On Tuesday night, White said $2 billion is spent on pet products in the country every year, and people wait in long lines to upgrade their Apple products.

Yet, opponents of Obamacare complain about the increase in premiums for some Americans, White said.

He added for the average young woman, premiums will decrease, and that most people will have access to subsidies to help cut costs.

On the backs of the middle class

Fein is a certified clinical sociologist who spent more than 20 years in practice. He is the author of numerous books and academic papers, including “The Great Middle Class Revolution.”

Young adults are not signing up for Obamacare, Fein said, so the program will have nothing but high costs from the elderly and sick, which is unsustainable.

“That in the industry is called the death spiral,” Fein said.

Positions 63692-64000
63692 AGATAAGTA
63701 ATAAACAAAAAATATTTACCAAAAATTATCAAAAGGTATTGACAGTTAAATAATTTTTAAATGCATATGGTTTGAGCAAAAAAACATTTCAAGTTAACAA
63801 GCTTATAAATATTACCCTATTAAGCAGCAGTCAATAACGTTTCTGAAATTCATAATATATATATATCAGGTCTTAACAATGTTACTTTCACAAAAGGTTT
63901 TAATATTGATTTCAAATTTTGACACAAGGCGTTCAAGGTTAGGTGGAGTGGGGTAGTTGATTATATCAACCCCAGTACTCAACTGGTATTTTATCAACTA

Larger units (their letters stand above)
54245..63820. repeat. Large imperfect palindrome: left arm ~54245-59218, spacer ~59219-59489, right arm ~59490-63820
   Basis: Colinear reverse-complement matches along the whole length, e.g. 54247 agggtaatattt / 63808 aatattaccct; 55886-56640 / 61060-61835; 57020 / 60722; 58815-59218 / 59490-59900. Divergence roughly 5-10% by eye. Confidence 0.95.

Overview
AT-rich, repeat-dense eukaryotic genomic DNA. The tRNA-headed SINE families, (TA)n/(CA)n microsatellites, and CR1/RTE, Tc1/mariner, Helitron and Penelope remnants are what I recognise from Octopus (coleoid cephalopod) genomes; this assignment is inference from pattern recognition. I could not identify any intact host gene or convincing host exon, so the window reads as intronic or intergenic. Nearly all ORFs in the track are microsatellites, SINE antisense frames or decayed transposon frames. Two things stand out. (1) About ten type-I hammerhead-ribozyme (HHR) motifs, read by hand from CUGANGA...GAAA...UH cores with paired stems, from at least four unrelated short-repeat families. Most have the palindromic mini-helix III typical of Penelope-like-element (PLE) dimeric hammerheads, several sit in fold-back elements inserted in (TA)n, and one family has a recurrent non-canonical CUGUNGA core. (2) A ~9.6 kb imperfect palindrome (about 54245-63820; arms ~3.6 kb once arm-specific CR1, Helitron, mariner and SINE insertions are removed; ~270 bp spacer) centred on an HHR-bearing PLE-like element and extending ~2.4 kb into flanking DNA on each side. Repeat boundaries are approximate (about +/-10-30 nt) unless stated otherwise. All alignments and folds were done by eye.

Fein said instead of a complete overhaul, what was needed was incremental change, such as including health savings accounts as an option and allowing the purchase of plans across state lines.

Changing health care in America means reforming a sixth of the country’s economy, Fein said.

“When you try to do big things, you get unintended consequences,” Fein said. “Comprehensive means too many things to keep track of.”

White said he finds it hard to support Obamacare because he wanted a single-payer option, meaning a public government-run system.